Used Land Rover Discovery review (2002-2005)

The previous-shape British off-roader is great value – but what should you watch out for?

Last of the line and best of the breed – that’s the verdict on the final version of the old Land Rover Discovery. The Series II brought the curtain down on a family 4x4 that had defined the sector when it debuted in 1989.

Having been replaced by the all-new Discovery 3 last year, the previous-shape Series II’s improved build quality and updated looks echo those of the current range – and its Land Rover badge is more prestigious than ever.

Run-out models are loaded with extras, and the Td5 turbodiesel is a proven and reliable unit. Less practical is the thirsty petrol V8-powered car.

Checklist ENGINES: there's only one diesel, and the Td5 is noisy from cold, but quiet on a run. Head gasket failures are not unknown; make sure high-milers have had their cambelt changed. While 184bhp V8 is rare, it’s also characterful – if you’re happy to forfeit economy.

CENTRE CONSOLE: run-out Discovery II came loaded with extras. Make sure heated seats, sat-nav, dual-zone climate control and Harman Kardon hi-fi all work. Mechanical aids such as the ACE system also need to perform quietly and effectively.

SEATS: for a big car, the interior is cramped and legroom is compromised in the back. The optional fold-out seats can stick, and it’s well worth getting all likely users to test the chairs. Access to the high cabin through the narrow rear doors can be awkward.

GEARBOX: oil seal failures, lost gears and very stiff selection issues from cold require serious attention, especially on manual transmissions. Delve into the service history to check records for possible gearbox repairs or replacement.

CHASSIS: beneath this body lies a serious off-roader with permanent four-wheel drive, adjustable rear air-suspension and a raft of electronic driver aids. It has high and low gearbox ratios, plus a central-locking diff option, too. Check the warning lights on start-up.

History May 2002: Series II relaunched with 700 changes. Choice of E, ES, XS and GS trim, all with imperious off-road ability. Centre-locking differential returns as an option. Oct 2002: Metropolis limited edition arrives, with special Java Black paint and safari lamps. Oct 2003: Metropolis reintro­duced with sat-nav, DVD and an automatic gearbox. June 2004: G4 Challenge special edition arrives, based on GS Td5 seven-seater.

Prices Late 02-reg Series II models are the most affordable, with GS autos costing from £14,490 at main dealers.

Self-shifters carry a premium of at least £1,000, while 03 and 04-reg ES versions start from £16,000. A range-topping ES Premium is around £21,000.

These prices are all for the Td5 diesel – V8s are rare, but cost £1,000 less. Seven-seaters are up to £900 extra.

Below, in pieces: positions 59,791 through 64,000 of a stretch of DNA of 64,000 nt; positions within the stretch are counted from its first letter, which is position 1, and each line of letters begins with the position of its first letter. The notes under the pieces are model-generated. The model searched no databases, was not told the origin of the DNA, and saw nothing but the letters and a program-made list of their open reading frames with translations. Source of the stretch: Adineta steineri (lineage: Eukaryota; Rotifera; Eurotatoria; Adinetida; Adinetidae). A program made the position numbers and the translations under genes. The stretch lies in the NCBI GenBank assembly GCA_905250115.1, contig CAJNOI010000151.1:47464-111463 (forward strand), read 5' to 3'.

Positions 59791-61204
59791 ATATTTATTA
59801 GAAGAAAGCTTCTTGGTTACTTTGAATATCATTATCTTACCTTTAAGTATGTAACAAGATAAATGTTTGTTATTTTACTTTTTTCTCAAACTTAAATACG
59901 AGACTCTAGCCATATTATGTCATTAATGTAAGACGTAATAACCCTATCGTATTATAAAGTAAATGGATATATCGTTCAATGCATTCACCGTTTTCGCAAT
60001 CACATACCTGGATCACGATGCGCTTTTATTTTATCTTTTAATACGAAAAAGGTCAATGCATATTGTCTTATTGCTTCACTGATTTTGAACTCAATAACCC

What to look for Build quality had started to improve under BMW ownership, and continued to do so when Ford took over in 2000, but the Discovery is still not perfect.

Check for leaks through ill-fitting sunroofs and door seals. As the full-size spare wheel is attached to it, there is a lot of weight on the side-opening rear door, so make sure it doesn’t drop when swung wide, and examine the hinges. Most examples will have ventured off-road, so look for scratched paint, plus compacted mud and minor dings. Also, check that the gears change smoothly and the transmission operates quietly.

Owner comment Jonathan Mills, who is self-employed and lives in Lancaster, has a 2003 03-reg Discovery ES Td5 automatic.

“The car drives really well, even on twisty back roads,” he explained. “It’s fitted with the optional centre-lock diff, which really comes into its own when off-roading. There have been no mech­anical problems with my Disco­very dur­ing 20 months of ownership.”

Verdict

The Series II was a strong seller until its replacement by the all-new Discovery 3, and it’s easy to see why; this machine is unbeat­able off-road and decent enough on it. The run-out models even wear the latest family face. There’s more standard kit and the option of seven seats in this generation, while handling is improved if Active Cornering Enhancement (ACE) is fitted. The diesel engine is noisy and slow compared with rivals, although it can return 27mpg if used gently. With its relaxed road manners, good image and all-round practi­cality, the Discovery still has a loyal following. We like the unfussy but bold styling, seven-seat option, towing ability and Harmon Kardon stereo. Watch out for off-road damage, notchy manual gearbox, main dealer service costs and cramped second row of chairs on seven-seaters...

Factory recalls

Apr 2003: Throttle can stick on V8s built in February and March 2003.Mar 2004: Fluid leak can lead to failure of service brake in ABS cars made from October 1998 to December 2003.Mar 2004: Throttle can stick open on cars built from January to March 2003.Aug 2004: Fuel line may chafe, causing leak on Td5s manufactured from June 2001 to April 2004.

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